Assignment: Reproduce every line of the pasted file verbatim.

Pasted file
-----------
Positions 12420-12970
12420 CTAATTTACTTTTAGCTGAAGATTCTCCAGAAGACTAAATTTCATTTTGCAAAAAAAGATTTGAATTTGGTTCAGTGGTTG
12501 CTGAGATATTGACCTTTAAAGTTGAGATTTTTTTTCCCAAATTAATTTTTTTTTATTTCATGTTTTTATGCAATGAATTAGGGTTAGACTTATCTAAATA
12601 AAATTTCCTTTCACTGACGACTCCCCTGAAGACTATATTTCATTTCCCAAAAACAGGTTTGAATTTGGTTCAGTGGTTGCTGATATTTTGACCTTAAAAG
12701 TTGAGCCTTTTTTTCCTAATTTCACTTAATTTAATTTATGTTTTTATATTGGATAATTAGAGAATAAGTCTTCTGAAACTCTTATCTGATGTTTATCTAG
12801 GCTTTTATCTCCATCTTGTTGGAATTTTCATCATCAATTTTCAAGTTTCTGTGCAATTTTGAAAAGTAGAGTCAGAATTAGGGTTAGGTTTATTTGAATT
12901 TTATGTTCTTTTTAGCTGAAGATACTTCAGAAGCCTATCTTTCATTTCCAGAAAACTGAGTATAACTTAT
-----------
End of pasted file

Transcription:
Positions 12420-12970
12420 CTAATTTACTTTTAGCTGAAGATTCTCCAGAAGACTAAATTTCATTTTGCAAAAAAAGATTTGAATTTGGTTCAGTGGTTG
12501 CTGAGATATTGACCTTTAAAGTTGAGATTTTTTTTCCCAAATTAATTTTTTTTTATTTCATGTTTTTATGCAATGAATTAGGGTTAGACTTATCTAAATA
12601 AAATTTCCTTTCACTGACGACTCCCCTGAAGACTATATTTCATTTCCCAAAAACAGGTTTGAATTTGGTTCAGTGGTTGCTGATATTTTGACCTTAAAAG
12701 TTGAGCCTTTTTTTCCTAATTTCACTTAATTTAATTTATGTTTTTATATTGGATAATTAGAGAATAAGTCTTCTGAAACTCTTATCTGATGTTTATCTAG
12801 GCTTTTATCTCCATCTTGTTGGAATTTTCATCATCAATTTTCAAGTTTCTGTGCAATTTTGAAAAGTAGAGTCAGAATTAGGGTTAGGTTTATTTGAATT
12901 TTATGTTCTTTTTAGCTGAAGATACTTCAGAAGCCTATCTTTCATTTCCAGAAAACTGAGTATAACTTAT